These washers have been out for a few years and I’m starting to see more of them in the field. They are extremely reliable machines. Although they’re designed for residential use, I’ve seen them used in commercial applications, sustaining daily, continuous use for several years. This is a top loading machine, vertical axis, and uses an agitator like most top-loaders. These pictures are all from a model GWL08, which has been out for several years. The current model is GWL11.
The most common problem I’ve seen with these washers is a failed pump. The pump is a separate electric pump, is very easy to change by laying the washer down on it’s front panel, and is reasonably priced (about $50). Changing the pump is about a 10-minute job, and that includes time to manually bail a tub full of water.
Although it’s a top-loader and looks very similar to any other top-loading washing machine you’ve seen, it has some significant design differences.
This machine uses a DC drive motor and performs spin and agitate by directly controlling the motor–no transmission! This has three big advantages over conventional top-loaders: 1) increased energy efficiency since you don’t have efficiency losses through a transmission, 2) better reliability since there’s no transmission to fail, and 3) no belts to fail since the agitator is connected directly to the motor shaft.
The control panel lifts off by removing two phillips screws on the back of the control panel. The panel then flips over. The picture below shows what it looks like with the control panel removed.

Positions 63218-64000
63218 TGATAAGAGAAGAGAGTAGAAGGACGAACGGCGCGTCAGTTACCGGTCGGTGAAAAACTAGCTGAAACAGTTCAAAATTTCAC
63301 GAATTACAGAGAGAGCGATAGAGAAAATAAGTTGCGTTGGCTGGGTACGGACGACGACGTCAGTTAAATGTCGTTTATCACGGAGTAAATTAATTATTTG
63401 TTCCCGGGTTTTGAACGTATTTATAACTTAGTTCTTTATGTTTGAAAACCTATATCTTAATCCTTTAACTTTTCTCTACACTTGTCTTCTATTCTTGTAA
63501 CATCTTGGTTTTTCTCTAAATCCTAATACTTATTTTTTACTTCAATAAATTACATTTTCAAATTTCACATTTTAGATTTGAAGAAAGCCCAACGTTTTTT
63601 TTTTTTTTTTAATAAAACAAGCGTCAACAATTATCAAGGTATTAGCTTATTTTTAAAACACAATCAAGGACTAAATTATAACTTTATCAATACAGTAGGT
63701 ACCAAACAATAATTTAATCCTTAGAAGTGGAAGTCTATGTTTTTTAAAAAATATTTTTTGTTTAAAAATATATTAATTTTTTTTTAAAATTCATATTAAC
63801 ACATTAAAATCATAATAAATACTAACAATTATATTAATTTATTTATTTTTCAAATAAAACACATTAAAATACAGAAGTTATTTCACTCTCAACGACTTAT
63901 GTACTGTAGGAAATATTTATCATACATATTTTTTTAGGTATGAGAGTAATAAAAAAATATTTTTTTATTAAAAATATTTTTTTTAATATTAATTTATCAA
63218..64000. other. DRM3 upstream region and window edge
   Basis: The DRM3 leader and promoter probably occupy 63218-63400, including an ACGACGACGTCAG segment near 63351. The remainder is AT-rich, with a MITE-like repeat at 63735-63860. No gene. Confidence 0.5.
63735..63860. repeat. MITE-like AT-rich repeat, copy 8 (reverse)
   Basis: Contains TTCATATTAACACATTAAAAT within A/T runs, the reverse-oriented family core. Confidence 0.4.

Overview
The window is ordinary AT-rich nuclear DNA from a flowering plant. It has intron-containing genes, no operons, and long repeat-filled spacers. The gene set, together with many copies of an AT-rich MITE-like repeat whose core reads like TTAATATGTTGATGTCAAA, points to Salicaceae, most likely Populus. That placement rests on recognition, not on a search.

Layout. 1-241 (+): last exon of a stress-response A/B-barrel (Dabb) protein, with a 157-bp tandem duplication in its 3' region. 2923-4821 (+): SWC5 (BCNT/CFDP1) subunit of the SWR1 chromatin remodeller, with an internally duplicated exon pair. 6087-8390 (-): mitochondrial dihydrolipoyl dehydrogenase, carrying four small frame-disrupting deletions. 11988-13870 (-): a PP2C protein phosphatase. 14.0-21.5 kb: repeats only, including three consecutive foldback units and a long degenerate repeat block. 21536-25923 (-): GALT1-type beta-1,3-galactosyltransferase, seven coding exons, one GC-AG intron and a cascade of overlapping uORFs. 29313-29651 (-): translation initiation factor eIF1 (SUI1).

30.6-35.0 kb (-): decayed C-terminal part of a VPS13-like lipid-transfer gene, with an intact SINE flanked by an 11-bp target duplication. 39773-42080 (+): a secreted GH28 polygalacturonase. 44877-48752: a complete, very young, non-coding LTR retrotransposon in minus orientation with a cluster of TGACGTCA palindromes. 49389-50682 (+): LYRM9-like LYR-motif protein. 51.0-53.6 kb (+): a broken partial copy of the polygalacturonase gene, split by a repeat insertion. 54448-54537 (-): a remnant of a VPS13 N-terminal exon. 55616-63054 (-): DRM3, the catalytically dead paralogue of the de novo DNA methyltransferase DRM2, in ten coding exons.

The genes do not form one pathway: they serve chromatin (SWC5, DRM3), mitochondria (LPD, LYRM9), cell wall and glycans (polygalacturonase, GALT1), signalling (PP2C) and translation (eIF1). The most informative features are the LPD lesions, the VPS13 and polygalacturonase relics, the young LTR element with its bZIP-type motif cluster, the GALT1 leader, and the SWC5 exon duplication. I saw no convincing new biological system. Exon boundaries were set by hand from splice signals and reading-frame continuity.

Not shown above are Power Control and Pressure Sensing Module, which plugs into the water inlet valve nipple, and the tech sheet, which you’ll find folded up to the left of the water inlet valve. The tech sheet gives detailed instructions for entering diagnostic mode and interpreting the binary diagnostic code generated by the LED display on the control panel touch pad.
The Power Control and Pressure Sensing Module has been removed in the picture above. It’s shown below:
Another difference with this machine is that it has no discreet pressure switch. Tub fill level is sensed by the Power Control and Pressure Sensing Module, above. This module has two fuses inside, on the control board. When one of them blows, it’s usually an indication that one of the high voltage components, pump or diverter valve, have gone bad. Surprisingly, and contrary to our experience with the abysmal Maytag Neptune Machine Control Board, this control board is amazingly robust. The board on this particular washer happened to be bad but that’s the first one I’ve seen.
The air tube from the tub pressure dome connects to a nipple on the upper right-hand side of the module. The module has a female port that connects with the water inlet valve nipple making a water-tight connection. Water is run into a heat sink tube inside the control board module to keep it cool. It’s the only water-cooled control board I’ve ever seen in the appliance world!
This last picture shows the Touchpad Module that accepts and interprets keypad input.
I haven’t seen any failures of this module. I have however, seen the touchpad itself fail but, in almost every case, it’s from the user pushing too hard on the keypad buttons. But, it’s a very inexpensive and easy part to replace.
Nice machine, as you’d expect from Fisher & Paykel–reliable, first-rate engineering, and easy to troubleshoot and repair.
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